Born in 1874 in Budapest, magician Harry Houdini has become an almost mythological figure. His escapes from handcuffs, locked cells, milk cans filled with water, and strait jackets while hanging from his heels made him world-famous through the end of the 19th century and into the 20th. Even in this era of David Copperfield and David Blaine and though he died 84 years ago, his name is still legend.
He is the kind of historical figure that has a natural appeal for the young adult audience, so it is not strange that he should be fodder for Campfire’s Graphic Biography series.
Harry Houdini, written by Christopher Welsh and illustrated by Lalit Kumar Singh, takes young readers on a quick tour of some of the high points of the escapist’s life. Beginning near his death in 1926, it travels back and forth in time to tell his story.
A young boy named William who is interested in magic has been sent to Houdini for mentoring, by a professor the magician has been working with, and it is to him that the narrative is directed. William serves as the young reader’s surrogate and gives him someone to identify with.
Visually, the artist uses full color for scenes in 1926 and brown tints for the first scenes from Houdini’s childhood. In effect they evoke the tintypes that are so often associated with the turn of the 19th century, although some of the interiors seem too modern for the period.
The first flashback takes us to Wisconsin in 1883, and introduces the nine year old Erich Weiss (his real name) putting on acrobatic shows for his friends. While the story emphasizes the family’s financial needs, the visuals don’t show them as particularly poverty-stricken.
Houdini’s father was a rabbi, and there didn’t seem to be much call for a rabbi in Wisconsin. The young boy volunteers to do his part to help support the family.
As the flashbacks move forward in time, the color pallet seems to expand and soon they parallel the 1926 scenes. We are shown the young boy working with locks and handcuffs, his beginnings with his brother in show business, his marriage, and his attempts to get attention for himself through publicity stunts.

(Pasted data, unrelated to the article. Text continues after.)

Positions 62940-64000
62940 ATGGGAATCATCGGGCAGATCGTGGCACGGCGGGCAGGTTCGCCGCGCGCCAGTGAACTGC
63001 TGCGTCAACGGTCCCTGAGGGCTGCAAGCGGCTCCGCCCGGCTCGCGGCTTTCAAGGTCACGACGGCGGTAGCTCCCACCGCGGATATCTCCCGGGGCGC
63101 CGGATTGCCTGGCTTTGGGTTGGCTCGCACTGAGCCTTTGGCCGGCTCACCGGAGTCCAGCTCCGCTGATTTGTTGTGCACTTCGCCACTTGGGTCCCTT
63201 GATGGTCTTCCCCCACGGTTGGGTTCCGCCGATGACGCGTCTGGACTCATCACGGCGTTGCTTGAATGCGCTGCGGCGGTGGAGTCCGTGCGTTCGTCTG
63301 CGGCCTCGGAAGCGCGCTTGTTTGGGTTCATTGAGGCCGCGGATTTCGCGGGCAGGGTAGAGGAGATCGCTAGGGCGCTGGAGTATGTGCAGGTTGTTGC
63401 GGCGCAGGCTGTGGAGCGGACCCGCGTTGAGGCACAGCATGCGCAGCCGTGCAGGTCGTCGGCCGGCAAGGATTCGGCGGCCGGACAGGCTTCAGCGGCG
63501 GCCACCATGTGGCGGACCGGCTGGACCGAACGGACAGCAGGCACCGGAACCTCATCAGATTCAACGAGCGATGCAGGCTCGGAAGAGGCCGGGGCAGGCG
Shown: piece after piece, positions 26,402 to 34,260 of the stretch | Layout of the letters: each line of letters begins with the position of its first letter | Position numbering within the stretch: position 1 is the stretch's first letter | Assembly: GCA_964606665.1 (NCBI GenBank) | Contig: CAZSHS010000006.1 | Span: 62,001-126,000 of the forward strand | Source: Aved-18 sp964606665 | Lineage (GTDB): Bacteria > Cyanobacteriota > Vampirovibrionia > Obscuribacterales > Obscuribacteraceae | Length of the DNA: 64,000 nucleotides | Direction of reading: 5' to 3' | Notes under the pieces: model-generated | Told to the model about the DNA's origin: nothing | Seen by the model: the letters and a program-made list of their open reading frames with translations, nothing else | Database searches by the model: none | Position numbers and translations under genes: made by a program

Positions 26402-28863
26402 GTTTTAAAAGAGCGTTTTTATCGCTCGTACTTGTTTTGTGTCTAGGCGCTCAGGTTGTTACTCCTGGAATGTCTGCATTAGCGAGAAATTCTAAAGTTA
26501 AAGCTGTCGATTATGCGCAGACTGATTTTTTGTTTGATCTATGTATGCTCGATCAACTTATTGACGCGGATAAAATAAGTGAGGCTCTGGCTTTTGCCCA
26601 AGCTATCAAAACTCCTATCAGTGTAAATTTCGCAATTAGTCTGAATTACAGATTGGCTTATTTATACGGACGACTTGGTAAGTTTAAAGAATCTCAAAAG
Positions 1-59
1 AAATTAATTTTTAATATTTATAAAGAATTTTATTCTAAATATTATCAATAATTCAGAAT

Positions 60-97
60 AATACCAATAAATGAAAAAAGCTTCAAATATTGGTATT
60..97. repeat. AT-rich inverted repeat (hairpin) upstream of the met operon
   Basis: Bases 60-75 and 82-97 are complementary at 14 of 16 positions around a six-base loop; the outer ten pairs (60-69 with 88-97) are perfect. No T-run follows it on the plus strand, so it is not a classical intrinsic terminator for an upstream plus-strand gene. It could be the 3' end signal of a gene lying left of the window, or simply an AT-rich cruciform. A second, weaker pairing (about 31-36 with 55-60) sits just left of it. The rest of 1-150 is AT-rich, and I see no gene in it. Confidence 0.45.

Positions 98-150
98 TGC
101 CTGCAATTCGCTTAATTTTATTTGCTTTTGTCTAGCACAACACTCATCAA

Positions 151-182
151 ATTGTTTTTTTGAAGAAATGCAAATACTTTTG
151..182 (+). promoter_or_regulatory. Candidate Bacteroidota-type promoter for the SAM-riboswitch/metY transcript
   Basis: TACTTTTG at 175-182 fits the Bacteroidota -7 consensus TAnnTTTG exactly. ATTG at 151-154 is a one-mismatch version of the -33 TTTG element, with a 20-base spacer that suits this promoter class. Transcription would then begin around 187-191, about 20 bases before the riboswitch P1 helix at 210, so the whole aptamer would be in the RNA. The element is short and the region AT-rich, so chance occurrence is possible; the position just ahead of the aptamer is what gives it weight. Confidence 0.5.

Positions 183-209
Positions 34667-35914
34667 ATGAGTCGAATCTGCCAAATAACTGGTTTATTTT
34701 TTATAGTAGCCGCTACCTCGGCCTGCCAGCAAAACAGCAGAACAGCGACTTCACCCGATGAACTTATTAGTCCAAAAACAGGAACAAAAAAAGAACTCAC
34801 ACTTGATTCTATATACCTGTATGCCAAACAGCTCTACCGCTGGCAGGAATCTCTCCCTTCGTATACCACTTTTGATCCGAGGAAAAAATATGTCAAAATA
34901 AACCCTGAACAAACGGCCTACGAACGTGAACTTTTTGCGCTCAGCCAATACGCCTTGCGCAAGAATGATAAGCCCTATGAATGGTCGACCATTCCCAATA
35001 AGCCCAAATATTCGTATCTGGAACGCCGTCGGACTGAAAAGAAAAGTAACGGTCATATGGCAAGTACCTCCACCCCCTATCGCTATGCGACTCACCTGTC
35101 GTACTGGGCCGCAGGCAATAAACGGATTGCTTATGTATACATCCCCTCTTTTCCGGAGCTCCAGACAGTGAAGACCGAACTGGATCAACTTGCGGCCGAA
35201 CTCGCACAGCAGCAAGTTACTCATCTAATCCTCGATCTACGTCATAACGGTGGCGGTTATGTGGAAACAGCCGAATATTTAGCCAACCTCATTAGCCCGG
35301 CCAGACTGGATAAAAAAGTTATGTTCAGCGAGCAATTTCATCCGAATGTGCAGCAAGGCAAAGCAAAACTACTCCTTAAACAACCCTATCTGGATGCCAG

More often than not, the book concentrates on those aspects of the magician’s life which would be of greatest interest to young readers. Panels describe his escape from a Chicago police cell, his tactics for debunking spiritualists, and his escape from the special Houdini proof handcuffs created by the London police.
Some of the secrets of his escapes are even explained. This is the kind of thing that may well enchant the young enthusiast.
As a kind of addenda, the book ends with a two-page section called “The World of Magic: Famous Tricks Exposed!” Here there are nice explanations of old standbys like “The Indian Rope Trick” and “The Balducci Levitation.” When sawing a lady in half for example, the magician uses a box that is deeper than it appears from the audience’s view. The lady gets in and simply curls her legs under, so that her body is never really in the path of the blade. The feet sticking out at the opposite end are fakes which are operated by an electric motor. Never mind the young readers; this may well be the kind of information a good many adults would like to know. It certainly is for me.
With any luck Campfire’s Harry Houdini, like its other graphic books, may help kindle an interest in further reading in the Wii generation. At the very least, it will acquaint them with one of the more fascinating people of the past, which after all is said and done is no mean accomplishment.